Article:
It is located 145kms from the Guatemala City. Its name means “Lugar de las ortigas” (“Place of the ortigas”), founded by k’iche’s that escaped from the Utatlán destruction. They established near to Chaviar, a kind of cackchiquel mall.
It is the center of the town and the commercial life for “maxeños” (name given to the natives of Chichicastenango, derivative from Max that means Tomás in Quiché language). The merchants go down every Thursdays and Sundays to the central plaza, in order to sale their articles, in a impressionist indigenous market that has barely change in through centuries
Santo Tomás Church was built in 1540 over the base of a archaeological pre-Hispanic temple, it is a splendid sample of colonial architecture. In its outsides as well as inside the Mayan and ladino rites are mixed. On its 18-step stairway is of importance for the indigenous ritual practices, by Maya chuchkajau priest, who pray and born corncobs full of copal inside. Inside, entire families are kneel and pray before the altars, full of candles, flower offerings, alcohol and some cases food.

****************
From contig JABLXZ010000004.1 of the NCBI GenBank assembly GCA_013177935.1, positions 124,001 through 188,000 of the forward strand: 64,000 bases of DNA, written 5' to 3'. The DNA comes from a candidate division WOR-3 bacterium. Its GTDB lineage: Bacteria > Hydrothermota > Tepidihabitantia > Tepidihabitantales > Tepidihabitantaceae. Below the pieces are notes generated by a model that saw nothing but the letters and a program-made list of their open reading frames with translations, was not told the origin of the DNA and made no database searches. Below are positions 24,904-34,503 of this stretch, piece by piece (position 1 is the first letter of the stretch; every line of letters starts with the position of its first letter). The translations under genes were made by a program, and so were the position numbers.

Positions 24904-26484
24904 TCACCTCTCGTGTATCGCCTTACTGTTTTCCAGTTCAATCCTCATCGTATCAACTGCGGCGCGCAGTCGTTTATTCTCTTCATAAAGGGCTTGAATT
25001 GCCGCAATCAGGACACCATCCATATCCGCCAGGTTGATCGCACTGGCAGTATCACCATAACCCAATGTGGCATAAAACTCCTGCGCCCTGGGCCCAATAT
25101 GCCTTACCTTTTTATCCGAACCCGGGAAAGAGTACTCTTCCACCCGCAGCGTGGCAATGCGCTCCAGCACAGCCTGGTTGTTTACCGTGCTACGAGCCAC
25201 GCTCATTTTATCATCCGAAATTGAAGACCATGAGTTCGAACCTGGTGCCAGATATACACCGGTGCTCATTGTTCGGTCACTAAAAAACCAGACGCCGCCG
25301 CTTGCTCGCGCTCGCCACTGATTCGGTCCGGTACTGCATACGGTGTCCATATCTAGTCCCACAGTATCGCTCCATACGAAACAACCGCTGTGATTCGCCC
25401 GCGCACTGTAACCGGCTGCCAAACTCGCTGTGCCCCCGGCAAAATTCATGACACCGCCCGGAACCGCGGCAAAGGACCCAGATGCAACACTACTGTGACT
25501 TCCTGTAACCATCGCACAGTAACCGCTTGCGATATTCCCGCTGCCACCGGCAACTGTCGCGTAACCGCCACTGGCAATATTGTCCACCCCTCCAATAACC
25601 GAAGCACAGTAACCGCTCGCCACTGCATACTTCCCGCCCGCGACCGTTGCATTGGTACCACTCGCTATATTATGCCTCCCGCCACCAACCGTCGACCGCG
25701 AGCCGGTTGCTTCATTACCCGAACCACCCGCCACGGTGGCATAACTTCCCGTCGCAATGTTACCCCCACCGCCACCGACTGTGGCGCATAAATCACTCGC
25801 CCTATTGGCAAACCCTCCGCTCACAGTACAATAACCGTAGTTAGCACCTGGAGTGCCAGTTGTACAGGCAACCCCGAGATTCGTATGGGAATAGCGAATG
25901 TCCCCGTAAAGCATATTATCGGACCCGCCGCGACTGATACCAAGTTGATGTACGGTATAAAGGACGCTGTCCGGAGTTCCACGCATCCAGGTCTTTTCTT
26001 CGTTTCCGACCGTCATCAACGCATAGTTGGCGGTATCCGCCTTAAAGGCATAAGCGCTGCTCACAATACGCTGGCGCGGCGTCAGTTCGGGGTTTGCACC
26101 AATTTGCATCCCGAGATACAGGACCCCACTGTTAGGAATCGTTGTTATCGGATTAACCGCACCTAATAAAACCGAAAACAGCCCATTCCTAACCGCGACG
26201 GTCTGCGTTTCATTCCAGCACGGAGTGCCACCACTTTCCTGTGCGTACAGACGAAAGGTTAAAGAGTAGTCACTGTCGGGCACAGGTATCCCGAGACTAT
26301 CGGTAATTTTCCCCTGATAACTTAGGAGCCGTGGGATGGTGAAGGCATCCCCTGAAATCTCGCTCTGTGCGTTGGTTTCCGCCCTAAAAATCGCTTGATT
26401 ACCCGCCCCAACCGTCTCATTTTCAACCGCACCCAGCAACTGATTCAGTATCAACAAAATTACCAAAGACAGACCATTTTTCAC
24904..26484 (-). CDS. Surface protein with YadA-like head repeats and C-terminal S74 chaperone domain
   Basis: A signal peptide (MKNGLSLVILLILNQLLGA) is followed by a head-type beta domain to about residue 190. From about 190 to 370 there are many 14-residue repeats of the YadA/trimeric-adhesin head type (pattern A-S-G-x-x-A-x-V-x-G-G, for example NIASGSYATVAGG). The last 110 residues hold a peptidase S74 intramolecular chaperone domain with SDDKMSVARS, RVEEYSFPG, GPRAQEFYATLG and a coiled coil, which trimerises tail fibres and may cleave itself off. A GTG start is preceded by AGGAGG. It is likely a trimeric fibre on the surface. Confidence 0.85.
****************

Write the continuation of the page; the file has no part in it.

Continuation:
Calvary of “Señor Sepultado” (“Buried Lord”), its architecture has similar characteristics to the rest of churches in the highlands. It steps, also are a gathering point of priest (fortuneteller) to soothe to the “maxeños”. The Salinas de Sacapulas, also in El Quiché, are mines of black salt known locally as Xupej, and it is said that it possesses medicinal properties. It is located by the Río Negro, in the surroundings there are several sources of curatives thermal water, therefore and for being of easy access and being located in a beautiful environment.
The Cerro Pascual Ab’aj, known as Cerro T’urkaj, it is the most known for the religions expressions of the K’ich’e people, that is why it is consider a sacred place. Besides, the hill concentrate the attractive particular of a natural environment; paths, forest, landscaper, you can see the Silvestre fauna, a range of birds and infinity of recreational reasons.